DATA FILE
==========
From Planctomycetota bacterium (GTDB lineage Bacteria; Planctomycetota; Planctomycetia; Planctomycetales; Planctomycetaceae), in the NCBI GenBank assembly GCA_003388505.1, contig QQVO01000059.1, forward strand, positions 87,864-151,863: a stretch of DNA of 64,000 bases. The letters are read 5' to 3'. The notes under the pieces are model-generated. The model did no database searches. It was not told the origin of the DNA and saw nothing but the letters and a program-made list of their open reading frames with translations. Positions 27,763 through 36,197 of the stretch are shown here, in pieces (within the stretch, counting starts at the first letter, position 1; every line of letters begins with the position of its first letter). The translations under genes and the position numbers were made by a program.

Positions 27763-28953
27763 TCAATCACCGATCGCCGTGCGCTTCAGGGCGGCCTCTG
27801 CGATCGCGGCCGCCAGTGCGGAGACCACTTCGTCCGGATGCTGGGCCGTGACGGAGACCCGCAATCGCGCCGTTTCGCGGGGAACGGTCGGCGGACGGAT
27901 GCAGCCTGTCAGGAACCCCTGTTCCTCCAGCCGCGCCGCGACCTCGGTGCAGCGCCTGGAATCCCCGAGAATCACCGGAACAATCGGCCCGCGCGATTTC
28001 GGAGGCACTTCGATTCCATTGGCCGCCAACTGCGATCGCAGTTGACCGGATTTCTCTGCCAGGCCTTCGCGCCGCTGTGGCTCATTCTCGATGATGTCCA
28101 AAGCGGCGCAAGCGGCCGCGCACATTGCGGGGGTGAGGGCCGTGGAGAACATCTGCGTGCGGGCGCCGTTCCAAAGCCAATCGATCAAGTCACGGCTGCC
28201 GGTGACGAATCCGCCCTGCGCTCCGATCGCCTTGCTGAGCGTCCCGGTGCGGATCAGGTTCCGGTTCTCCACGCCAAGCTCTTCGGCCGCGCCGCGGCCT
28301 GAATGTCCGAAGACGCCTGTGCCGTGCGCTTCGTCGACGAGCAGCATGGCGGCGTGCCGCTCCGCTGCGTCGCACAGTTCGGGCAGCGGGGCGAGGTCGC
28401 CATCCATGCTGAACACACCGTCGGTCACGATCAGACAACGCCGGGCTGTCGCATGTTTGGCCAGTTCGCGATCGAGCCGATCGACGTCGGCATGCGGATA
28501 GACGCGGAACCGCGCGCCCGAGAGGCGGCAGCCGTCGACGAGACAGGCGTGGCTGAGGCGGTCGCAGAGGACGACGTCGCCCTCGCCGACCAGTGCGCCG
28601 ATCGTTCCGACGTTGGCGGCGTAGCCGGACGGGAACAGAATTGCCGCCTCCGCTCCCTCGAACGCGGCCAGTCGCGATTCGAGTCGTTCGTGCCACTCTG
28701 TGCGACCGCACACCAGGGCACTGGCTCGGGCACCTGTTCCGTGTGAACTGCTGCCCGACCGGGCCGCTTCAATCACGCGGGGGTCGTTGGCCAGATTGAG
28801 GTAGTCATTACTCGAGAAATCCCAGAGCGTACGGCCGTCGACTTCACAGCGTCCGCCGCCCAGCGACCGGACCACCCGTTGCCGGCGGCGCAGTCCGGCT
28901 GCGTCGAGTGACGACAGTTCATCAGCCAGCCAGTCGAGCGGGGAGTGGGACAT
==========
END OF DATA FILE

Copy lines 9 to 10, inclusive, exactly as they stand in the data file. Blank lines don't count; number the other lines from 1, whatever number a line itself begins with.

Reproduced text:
28301 GAATGTCCGAAGACGCCTGTGCCGTGCGCTTCGTCGACGAGCAGCATGGCGGCGTGCCGCTCCGCTGCGTCGCACAGTTCGGGCAGCGGGGCGAGGTCGC
28401 CATCCATGCTGAACACACCGTCGGTCACGATCAGACAACGCCGGGCTGTCGCATGTTTGGCCAGTTCGCGATCGAGCCGATCGACGTCGGCATGCGGATA